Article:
McDonalds may not have the highest-quality food, but it’s cheap, meaning you get what you pay for. It also has a lot of unique menu items like the Big Mac and McRib (when it’s around) and has one of the best value menus in fast food. The only place where McDonalds comes up short is in the variety area: they have a lot of burgers, but only the basics in chicken sandwiches, fish, salads, and other items.


Burger King

Scales of Price and Quality 2
Blade of Uniqueness 2
Goblet of Variety 3
Parchment of the Value Menu 1
Total 8
Burger King’s business model of being nothing more than an alternative to McDonalds doesn’t help its ranking in the hierarchy. The main problem with Burger King is that their burgers pale in comparison with similar burgers, like the Wendy’s Double or Carl’s Jr. Famous Star, but aren’t any cheaper. Also, their value menu is a disgrace. If not for the chicken fries, there would be no reason to visit a Burger King at all.



Scales of Price and Quality 4
Blade of Uniqueness 3
Goblet of Variety 5
Parchment of the Value Menu 5
Total 17
Dollar for dollar, Wendy’s tends to be the priciest of the fast food establishments. But it’s well worth it. They’re always coming out with something new to try, from a bacon and mushroom burger to ghost pepper fries to a ranch chicken sandwich. Or, if you’re looking for a deal, you can grab a 4 for $4 meal.


Chick Fil-A

Scales of Price and Quality 5
Blade of Uniqueness 6
Goblet of Variety 3
Parchment of the Value Menu 4
Total 18
I’ll admit to a personal bias with Chick Fil-A. It’s freaking delicious. And the chicken sandwiches are truly unique, making Chick Fil-A’s price-to-quality ratio superb. Chick Fil-A doesn’t have a value menu per-se, but the kid’s menu offers some pretty good budget choices. The only place where Chick Fil-A falls short is in the variety aspect. It’s pretty much all chicken.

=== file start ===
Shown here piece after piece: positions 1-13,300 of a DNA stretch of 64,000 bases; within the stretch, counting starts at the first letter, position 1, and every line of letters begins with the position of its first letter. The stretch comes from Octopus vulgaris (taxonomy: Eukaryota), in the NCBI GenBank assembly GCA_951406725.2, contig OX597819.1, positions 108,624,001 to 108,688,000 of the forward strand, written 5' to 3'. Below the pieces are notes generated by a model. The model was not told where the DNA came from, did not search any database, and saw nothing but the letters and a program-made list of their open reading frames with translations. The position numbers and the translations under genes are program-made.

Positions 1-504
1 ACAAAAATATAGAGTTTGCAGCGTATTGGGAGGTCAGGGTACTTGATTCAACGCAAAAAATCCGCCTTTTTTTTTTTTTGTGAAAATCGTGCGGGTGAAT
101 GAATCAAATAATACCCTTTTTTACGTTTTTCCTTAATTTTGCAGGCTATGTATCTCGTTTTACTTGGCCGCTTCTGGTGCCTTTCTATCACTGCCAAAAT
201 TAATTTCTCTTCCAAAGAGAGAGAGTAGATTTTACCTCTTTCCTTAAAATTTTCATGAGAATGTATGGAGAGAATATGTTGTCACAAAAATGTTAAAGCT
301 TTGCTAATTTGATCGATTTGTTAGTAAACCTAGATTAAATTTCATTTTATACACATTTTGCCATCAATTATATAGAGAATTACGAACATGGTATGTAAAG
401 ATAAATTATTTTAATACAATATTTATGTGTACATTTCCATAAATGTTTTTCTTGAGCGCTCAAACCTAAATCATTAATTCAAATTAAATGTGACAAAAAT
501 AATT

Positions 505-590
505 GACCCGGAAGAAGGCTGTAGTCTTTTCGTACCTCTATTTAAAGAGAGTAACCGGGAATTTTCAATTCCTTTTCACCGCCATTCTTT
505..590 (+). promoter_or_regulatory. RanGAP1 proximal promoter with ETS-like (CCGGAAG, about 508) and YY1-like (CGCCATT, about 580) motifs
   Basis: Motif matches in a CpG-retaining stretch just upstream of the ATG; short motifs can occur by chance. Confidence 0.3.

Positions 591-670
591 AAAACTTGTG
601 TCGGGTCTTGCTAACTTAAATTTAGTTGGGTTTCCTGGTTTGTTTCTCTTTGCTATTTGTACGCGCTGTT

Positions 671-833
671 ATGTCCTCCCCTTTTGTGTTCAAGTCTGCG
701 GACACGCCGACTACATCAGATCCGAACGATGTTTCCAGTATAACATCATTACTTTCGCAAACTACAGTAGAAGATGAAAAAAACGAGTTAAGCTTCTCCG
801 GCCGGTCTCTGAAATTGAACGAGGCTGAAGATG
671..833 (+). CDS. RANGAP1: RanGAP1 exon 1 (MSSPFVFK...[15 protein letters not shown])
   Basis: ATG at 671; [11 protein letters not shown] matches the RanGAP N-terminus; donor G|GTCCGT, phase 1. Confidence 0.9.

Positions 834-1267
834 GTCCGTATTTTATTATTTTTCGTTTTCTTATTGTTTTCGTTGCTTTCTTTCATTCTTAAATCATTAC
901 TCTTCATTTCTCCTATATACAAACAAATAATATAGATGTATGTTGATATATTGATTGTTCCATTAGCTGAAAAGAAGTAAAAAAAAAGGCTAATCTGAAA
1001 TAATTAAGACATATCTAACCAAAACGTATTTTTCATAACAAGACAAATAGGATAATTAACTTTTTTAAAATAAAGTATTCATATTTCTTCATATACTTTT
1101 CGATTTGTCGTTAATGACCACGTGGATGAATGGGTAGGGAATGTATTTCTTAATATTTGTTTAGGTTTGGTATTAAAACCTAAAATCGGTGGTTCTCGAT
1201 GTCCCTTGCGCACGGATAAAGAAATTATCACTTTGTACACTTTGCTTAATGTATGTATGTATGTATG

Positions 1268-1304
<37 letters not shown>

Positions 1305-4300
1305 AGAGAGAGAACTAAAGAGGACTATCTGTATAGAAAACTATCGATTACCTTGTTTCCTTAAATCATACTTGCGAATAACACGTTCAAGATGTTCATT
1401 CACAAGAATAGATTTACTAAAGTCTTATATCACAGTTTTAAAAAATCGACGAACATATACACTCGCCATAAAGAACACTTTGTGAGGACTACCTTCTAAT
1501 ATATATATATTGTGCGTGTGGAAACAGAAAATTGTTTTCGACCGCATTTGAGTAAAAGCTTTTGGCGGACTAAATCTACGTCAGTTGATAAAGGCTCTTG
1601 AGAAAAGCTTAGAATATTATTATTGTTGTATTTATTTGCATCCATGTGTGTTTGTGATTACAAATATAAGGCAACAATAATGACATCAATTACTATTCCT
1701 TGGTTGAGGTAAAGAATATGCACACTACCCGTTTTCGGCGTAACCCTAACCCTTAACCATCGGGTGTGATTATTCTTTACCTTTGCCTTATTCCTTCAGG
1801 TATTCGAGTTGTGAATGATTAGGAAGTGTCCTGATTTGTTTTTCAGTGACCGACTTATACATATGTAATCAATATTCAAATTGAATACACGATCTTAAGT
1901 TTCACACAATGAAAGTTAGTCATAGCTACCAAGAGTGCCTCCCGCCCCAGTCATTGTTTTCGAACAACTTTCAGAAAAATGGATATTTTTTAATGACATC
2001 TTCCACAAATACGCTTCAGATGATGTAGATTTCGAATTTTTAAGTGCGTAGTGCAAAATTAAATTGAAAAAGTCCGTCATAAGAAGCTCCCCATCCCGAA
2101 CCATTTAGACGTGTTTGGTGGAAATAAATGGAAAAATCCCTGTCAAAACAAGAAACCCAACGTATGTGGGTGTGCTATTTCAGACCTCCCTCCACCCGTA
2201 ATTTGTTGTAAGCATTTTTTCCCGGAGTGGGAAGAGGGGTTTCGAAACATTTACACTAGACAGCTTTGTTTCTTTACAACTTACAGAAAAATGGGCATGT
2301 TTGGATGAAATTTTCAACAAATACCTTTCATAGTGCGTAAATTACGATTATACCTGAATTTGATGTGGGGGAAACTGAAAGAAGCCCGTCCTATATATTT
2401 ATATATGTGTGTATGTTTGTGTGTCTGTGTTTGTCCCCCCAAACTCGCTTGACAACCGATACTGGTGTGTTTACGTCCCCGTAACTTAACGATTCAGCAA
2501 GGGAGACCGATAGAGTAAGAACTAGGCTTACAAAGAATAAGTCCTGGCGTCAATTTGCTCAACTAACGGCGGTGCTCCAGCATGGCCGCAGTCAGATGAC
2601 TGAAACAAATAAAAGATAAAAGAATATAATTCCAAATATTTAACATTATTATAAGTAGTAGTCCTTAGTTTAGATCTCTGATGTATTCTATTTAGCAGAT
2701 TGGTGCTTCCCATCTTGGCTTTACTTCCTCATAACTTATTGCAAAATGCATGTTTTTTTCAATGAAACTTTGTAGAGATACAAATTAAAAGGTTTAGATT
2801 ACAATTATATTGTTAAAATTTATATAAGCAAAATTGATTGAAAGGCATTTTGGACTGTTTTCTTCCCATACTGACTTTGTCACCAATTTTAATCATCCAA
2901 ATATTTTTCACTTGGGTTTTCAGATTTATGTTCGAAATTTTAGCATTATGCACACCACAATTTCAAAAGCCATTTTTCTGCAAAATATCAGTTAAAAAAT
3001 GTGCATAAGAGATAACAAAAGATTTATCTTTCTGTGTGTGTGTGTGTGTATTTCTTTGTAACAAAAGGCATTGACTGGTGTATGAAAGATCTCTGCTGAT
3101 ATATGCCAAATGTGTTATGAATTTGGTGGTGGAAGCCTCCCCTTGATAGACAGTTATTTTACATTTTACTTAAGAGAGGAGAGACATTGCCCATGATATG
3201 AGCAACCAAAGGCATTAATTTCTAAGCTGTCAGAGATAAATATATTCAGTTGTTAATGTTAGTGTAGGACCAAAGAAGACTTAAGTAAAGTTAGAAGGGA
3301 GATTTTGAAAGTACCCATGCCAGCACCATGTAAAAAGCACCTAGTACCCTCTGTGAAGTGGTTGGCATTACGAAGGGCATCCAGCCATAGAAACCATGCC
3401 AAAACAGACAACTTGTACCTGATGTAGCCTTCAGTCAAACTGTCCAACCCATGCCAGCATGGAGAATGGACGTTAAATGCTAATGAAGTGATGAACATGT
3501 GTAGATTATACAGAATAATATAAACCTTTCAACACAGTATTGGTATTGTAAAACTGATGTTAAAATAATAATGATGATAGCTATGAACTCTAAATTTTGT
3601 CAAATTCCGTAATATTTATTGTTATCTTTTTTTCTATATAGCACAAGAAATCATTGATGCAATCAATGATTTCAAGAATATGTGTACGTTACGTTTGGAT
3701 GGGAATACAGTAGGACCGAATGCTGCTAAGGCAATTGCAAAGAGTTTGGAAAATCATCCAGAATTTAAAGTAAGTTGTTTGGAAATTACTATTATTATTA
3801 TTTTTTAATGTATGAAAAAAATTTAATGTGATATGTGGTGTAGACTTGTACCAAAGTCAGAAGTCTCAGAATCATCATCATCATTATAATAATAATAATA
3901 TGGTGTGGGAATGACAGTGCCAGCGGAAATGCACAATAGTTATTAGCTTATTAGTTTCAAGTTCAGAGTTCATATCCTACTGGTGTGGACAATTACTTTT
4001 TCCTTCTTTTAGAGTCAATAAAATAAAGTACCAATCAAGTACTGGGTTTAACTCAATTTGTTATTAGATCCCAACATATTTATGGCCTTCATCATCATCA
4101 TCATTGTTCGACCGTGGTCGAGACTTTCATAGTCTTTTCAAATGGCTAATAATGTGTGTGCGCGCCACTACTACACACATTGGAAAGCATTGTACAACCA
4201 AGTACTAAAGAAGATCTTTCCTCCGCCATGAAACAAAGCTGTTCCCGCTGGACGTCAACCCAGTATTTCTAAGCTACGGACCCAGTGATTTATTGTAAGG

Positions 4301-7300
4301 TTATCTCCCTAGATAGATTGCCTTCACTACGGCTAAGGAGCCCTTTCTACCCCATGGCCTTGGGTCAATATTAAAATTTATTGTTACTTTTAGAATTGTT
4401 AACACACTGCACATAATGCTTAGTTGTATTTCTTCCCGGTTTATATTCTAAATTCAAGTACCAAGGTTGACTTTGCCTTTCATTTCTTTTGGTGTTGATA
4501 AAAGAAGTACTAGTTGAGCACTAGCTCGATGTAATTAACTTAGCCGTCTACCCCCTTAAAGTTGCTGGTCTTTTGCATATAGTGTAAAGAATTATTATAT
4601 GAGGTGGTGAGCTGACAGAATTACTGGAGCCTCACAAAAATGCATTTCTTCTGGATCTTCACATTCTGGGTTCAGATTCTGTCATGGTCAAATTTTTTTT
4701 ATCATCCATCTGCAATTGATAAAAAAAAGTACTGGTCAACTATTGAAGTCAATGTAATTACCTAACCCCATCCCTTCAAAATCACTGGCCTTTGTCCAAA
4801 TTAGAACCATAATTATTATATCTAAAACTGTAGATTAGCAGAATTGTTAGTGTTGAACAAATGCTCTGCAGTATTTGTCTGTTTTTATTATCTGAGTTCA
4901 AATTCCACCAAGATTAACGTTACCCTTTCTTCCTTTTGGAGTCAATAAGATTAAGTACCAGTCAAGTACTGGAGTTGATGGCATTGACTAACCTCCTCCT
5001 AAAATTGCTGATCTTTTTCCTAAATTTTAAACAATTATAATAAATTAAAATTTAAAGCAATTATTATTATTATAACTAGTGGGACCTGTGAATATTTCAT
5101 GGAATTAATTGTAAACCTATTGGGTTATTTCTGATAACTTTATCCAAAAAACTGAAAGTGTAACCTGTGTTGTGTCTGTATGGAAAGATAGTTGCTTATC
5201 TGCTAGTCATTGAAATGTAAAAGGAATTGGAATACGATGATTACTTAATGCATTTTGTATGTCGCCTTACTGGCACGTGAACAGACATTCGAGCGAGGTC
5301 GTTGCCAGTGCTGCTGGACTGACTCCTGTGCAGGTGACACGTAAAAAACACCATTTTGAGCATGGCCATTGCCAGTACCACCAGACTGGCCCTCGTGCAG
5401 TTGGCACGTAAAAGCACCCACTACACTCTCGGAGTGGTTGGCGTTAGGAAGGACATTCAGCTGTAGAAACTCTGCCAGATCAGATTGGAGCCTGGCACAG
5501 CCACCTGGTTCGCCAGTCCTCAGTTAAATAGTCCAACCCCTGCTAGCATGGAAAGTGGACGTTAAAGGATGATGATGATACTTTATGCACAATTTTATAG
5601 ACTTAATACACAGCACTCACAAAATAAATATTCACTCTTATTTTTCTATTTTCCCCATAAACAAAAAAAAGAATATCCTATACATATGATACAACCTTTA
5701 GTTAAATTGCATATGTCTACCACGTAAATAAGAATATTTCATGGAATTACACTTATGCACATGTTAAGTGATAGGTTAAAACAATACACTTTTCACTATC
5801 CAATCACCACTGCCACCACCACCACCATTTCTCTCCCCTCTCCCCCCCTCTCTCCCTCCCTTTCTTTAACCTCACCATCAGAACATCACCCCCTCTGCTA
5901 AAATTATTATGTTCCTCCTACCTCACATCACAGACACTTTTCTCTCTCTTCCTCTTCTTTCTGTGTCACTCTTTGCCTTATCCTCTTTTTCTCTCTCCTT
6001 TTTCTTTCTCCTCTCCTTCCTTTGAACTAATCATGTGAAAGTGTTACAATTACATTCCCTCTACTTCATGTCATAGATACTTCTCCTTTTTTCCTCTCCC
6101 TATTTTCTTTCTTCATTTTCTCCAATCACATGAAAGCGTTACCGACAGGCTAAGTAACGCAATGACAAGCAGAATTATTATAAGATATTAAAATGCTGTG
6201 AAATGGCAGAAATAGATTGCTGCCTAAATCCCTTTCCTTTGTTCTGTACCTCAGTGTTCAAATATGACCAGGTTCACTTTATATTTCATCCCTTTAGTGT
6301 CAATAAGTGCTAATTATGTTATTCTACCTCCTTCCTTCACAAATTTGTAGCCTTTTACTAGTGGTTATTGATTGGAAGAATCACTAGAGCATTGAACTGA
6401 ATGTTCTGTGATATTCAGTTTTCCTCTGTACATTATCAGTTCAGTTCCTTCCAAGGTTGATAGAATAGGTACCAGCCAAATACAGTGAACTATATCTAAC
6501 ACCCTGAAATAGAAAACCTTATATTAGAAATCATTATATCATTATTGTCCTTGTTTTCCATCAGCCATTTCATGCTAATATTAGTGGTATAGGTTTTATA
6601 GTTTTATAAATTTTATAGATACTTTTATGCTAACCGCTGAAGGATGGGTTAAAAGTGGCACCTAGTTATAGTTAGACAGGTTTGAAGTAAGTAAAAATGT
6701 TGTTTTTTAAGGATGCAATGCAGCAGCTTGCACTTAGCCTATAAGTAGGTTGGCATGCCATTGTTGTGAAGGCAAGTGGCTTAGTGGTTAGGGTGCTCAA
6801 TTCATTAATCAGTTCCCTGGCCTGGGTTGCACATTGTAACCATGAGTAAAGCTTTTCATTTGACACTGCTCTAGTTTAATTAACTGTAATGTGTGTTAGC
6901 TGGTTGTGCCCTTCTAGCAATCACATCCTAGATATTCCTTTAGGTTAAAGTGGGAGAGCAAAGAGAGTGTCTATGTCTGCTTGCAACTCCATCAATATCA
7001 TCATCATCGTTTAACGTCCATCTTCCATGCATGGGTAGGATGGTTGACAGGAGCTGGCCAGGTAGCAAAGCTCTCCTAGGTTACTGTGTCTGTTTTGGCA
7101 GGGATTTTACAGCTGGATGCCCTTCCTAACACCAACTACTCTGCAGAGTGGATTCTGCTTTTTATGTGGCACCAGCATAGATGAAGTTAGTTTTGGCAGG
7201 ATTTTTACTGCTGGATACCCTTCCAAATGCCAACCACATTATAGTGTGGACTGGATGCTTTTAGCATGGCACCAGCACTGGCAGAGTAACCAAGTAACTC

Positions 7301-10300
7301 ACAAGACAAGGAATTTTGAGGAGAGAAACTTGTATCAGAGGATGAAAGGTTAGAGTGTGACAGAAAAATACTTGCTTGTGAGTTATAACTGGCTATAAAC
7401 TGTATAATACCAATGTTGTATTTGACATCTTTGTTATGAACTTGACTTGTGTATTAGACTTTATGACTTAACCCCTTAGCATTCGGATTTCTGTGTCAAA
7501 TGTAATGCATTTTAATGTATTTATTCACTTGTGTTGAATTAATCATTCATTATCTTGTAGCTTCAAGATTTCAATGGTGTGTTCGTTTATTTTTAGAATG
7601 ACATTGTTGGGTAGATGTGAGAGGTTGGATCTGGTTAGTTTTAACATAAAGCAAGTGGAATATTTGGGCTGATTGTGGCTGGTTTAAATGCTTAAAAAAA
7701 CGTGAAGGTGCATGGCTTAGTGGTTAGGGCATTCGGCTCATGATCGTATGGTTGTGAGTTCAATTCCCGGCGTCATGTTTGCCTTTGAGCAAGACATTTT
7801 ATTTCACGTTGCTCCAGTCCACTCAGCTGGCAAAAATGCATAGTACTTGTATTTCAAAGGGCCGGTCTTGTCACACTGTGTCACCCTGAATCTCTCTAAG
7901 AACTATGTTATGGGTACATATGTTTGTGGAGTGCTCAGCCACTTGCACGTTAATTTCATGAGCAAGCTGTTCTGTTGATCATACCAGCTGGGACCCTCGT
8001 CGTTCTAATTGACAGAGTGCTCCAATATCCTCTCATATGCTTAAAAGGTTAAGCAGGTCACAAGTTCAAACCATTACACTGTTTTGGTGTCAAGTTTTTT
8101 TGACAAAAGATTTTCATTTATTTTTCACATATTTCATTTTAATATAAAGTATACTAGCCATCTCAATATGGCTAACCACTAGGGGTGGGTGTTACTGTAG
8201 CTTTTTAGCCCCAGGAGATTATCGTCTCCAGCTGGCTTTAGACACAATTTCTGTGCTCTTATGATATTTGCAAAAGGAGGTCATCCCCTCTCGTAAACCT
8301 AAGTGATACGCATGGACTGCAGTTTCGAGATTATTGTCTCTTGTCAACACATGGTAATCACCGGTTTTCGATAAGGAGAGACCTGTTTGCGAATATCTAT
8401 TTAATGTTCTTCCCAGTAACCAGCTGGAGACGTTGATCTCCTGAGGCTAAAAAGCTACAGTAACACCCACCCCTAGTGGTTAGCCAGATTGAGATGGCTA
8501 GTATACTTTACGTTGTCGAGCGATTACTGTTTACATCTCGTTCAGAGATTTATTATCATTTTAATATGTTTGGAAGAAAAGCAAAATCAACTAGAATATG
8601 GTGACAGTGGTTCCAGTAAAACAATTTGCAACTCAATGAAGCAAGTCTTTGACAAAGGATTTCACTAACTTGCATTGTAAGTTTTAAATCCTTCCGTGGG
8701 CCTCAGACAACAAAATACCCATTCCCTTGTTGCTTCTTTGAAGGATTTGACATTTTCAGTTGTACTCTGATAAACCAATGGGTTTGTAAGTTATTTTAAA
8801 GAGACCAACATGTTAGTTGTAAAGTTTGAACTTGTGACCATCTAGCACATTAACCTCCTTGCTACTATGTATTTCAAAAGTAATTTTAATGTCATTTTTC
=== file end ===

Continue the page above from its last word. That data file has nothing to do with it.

Taco Bell

Scales of Price and Quality 3
Blade of Uniqueness 4
Goblet of Variety 2
Parchment of the Value Menu 1
Total 10
Again, personal bias here. I get migraines when I eat the wrong types of food, and for me, Taco Bell is a one-way ticket on the migraine express. I have to admit, though, there’s not much like it, and the food is pretty much priced as it should be. Unfortunately, many of the menu items feel like the same ingredients simply repackaged in different ways, and a lot of the value menu items are downright disgusting.


Carl’s Jr./Hardees

Scales of Price and Quality 5
Blade of Uniqueness 5
Goblet of Variety 6
Parchment of the Value Menu 3
Total 19
In some places, it’s Carl’s Jr. In others, it’s Hardees. Either way, it’s delectable. I’m not sure if this is true in other areas, but the Carl’s Jr.s in Colorado actually serve Mexican food in addition to the traditional burgers and fries. And it’s better than anything you can get at Taco Bell.



Scales of Price and Quality 3
Blade of Uniqueness 5
Goblet of Variety 5
Parchment of the Value Menu 3
Total 16
I’m divided on Arby’s. On the one hand, their roast beef isn’t real high quality and looks like Jabba the Hutt’s back fat. On the other, they’ve got a lot of menu items, like the gyro, that make Arby’s a truly unique experience. They also bring the sauce, bigtime. Arby’s wide variety of sauce makes one appreciate life a little more.


Del Taco

Scales of Price and Quality 5
Blade of Uniqueness 4
Goblet of Variety 6
Parchment of the Value Menu 6
Total 21